17 February 2012
In 2011, Ukraine decreased its imports to record low level, but remained a net importer of poultry products. The U.S. share of the Ukrainian market had dropped considerably due to local production growth. The need to export will push Ukrainian poultry to Central Asia and Far East markets. Ukraine’s domestic market will remain price sensitive with limited demand for imported poultry offal. Ukraine is likely to remain an exporter and an importer of poultry at the same time as in 2010/11.
The Ukrainian poultry industry is expected to continue its expansion in 2012, although at somewhat slower rate. New production facilities are expected to start operations only at the end of the year and in early 2013, and the industry is expected to grow by 4-5 percent. Domestic market growth opportunities are pretty much exhausted while access to foreign markets remains limited. The availability of foreign markets will become an important condition for future industry development. Production estimates for 2011 were revised to converge with recently published official statistics.
Although there are no official 2011 foreign trade numbers published, some poultry trade estimates are available to the FAS/Kiev office. It is expected that import/export data in the renewed PSD table will not differ much from the official statistics. The trade forecast for 2012 remains subject to trade policy changes and possible new TBT introductions by major trading partners.
Poultry production in 2011 was somewhat less than expected. This happened due to production decreases by number of small regional producers which were not able to survive competition with bigger players. An additional negative impact was due to Ukraine’s second largest producer Agromars stopping production on one of its production sites in the summer of 2011.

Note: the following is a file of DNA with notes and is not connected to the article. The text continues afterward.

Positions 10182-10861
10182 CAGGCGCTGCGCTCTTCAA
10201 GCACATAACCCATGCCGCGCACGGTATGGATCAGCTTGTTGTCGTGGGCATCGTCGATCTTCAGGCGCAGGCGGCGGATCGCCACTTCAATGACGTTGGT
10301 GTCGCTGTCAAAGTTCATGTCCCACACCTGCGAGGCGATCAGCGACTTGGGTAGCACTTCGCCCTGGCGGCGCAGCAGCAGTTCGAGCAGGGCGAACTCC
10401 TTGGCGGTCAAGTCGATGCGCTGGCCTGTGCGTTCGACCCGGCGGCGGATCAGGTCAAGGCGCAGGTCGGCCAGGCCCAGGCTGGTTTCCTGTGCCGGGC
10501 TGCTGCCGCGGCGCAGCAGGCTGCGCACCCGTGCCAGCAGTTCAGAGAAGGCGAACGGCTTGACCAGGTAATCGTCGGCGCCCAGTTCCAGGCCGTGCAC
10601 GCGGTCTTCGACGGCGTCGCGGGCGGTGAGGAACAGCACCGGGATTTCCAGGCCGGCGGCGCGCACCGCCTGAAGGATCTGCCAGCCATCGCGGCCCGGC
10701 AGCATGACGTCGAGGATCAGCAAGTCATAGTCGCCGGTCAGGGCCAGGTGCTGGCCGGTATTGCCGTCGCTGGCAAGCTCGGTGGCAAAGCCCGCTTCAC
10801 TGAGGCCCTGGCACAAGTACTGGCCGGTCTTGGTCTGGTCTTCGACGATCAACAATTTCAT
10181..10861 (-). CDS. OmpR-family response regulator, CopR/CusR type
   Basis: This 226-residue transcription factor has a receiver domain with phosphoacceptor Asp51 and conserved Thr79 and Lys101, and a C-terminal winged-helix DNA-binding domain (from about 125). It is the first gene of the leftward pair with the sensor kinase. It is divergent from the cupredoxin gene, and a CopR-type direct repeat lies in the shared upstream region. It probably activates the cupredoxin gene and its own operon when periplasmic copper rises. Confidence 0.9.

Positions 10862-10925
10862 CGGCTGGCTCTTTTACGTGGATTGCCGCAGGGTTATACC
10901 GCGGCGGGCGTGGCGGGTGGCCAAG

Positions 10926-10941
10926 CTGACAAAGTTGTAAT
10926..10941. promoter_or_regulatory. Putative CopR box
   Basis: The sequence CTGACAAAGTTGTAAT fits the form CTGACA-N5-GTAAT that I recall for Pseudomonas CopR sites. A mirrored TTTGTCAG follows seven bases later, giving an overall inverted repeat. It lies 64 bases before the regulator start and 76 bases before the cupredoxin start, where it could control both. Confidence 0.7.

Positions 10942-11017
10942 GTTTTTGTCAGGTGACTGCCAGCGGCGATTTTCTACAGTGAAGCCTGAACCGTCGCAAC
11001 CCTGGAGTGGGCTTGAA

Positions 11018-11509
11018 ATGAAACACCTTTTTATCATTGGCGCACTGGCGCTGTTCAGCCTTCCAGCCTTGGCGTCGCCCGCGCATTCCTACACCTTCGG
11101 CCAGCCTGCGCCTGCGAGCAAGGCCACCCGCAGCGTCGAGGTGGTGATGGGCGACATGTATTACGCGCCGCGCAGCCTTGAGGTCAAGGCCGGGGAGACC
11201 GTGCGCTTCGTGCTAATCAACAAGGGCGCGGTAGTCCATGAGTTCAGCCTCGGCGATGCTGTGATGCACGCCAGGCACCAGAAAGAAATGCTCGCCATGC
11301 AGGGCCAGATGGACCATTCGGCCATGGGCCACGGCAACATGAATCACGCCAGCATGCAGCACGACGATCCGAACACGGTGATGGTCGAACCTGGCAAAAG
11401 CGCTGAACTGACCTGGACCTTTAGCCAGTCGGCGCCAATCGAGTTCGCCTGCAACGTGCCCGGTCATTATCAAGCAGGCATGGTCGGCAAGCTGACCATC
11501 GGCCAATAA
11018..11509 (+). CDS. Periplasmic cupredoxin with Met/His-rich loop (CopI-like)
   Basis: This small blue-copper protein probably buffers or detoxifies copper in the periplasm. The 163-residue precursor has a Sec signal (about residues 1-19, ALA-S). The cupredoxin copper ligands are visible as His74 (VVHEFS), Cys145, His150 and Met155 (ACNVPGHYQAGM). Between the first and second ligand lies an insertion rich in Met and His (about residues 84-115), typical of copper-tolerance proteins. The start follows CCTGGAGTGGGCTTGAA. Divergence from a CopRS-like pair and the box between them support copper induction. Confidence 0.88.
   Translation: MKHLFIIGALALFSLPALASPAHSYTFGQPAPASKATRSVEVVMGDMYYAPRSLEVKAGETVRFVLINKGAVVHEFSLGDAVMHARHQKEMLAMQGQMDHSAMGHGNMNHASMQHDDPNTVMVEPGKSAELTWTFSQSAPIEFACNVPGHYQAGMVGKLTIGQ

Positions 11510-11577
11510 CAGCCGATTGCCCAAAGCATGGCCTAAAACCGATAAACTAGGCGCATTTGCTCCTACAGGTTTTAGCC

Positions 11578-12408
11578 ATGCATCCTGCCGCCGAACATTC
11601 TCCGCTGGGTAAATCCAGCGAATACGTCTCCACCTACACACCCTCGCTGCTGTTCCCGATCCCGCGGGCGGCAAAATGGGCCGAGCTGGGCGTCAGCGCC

Poultry prices remained rather high throughout 2011, so a production decrease was not expected. Bankruptcies of smaller producers will add to already significant industry concentration. Smaller producers were driven out of business as a result of increased competition on the Ukrainian market where few big integrated producers set the rules of the game.
The PSD table was updated to reflect production changes reflected in the official statistics.
In 2011, Ukraine did not become a net poultry exporter, although it closely approached this status. Production decreases, problems in foreign markets, and high domestic price led the major producers to concentrate on the Ukrainian market. Foreign expansion is likely to be delayed, not canceled. New facilities that are coming on-line in the near future will push Ukrainian poultry abroad, or lead to a significant crisis in the industry. The producers and the GOU acknowledge this fact in their public statements and are actively working on development of new markets.
On February 8, 2012 the Minister of Agricultural Policy of Ukraine Mr. Mykola Prysiazhnyuk met with Deputy Head of Rosselkhoznadzor Dr. Nepoklonov in an attempt to open the market for Ukraine’s meat products in Russia. The Ukrainian mass media reported that an agreement was reached.
Despite the formal agreement, Ukrainian exports to the Custom Union Countries will remain highly vulnerable to political risks, as has happened recently to other Ukrainian exports to Russia. Ukrainian mass media carefully monitored the situation and commented on the political nature of restrictions.
Throughout 2011, imports from the U.S. were almost absent; although late in the year some trade was recorded. It is not clear whether or not it would continue in 2012 as the price of poultry in Ukraine started to decline. Imports of the cheapest poultry offal from the EU had been stable in 2011. These imports for further industrial processing are expected to continue in 2012.
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